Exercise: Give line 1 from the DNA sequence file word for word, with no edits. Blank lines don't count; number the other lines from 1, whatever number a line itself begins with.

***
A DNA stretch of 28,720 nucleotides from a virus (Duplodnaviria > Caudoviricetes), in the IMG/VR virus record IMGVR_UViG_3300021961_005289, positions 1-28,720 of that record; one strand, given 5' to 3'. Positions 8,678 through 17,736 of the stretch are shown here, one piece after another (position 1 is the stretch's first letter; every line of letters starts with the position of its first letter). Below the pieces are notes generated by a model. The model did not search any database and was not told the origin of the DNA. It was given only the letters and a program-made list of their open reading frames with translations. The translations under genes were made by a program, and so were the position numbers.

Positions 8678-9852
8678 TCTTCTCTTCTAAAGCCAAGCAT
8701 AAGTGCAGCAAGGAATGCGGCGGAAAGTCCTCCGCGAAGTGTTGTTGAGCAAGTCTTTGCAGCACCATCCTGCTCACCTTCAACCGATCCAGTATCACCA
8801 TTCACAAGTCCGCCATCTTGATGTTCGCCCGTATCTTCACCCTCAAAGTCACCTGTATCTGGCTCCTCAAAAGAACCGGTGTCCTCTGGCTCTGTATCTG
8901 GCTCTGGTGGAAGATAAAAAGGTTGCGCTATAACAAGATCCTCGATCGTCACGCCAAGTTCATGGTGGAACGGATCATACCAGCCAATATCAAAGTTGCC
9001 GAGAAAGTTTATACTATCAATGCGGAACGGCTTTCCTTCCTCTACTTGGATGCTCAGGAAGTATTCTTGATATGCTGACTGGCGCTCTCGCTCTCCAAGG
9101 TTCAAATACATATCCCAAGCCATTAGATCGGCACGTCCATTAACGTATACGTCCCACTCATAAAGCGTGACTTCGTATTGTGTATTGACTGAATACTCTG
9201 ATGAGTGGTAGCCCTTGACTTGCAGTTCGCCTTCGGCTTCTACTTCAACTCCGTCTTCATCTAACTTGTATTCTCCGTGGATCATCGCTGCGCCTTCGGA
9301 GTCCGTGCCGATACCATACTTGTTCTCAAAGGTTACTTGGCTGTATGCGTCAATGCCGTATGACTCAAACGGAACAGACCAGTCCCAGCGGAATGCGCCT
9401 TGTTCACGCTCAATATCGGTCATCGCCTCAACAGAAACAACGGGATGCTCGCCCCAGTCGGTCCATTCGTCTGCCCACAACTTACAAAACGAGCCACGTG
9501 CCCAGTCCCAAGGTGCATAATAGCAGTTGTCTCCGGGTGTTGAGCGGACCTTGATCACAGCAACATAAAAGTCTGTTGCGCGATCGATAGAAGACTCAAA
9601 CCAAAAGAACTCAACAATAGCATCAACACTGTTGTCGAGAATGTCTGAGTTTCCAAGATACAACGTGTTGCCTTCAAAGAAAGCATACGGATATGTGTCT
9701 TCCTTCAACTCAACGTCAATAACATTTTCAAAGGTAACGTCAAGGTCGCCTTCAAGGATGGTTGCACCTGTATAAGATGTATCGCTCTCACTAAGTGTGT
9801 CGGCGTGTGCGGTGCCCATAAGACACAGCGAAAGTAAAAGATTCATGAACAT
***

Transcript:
A DNA stretch of 28,720 nucleotides from a virus (Duplodnaviria > Caudoviricetes), in the IMG/VR virus record IMGVR_UViG_3300021961_005289, positions 1-28,720 of that record; one strand, given 5' to 3'. Positions 8,678 through 17,736 of the stretch are shown here, one piece after another (position 1 is the stretch's first letter; every line of letters starts with the position of its first letter). Below the pieces are notes generated by a model. The model did not search any database and was not told the origin of the DNA. It was given only the letters and a program-made list of their open reading frames with translations. The translations under genes were made by a program, and so were the position numbers.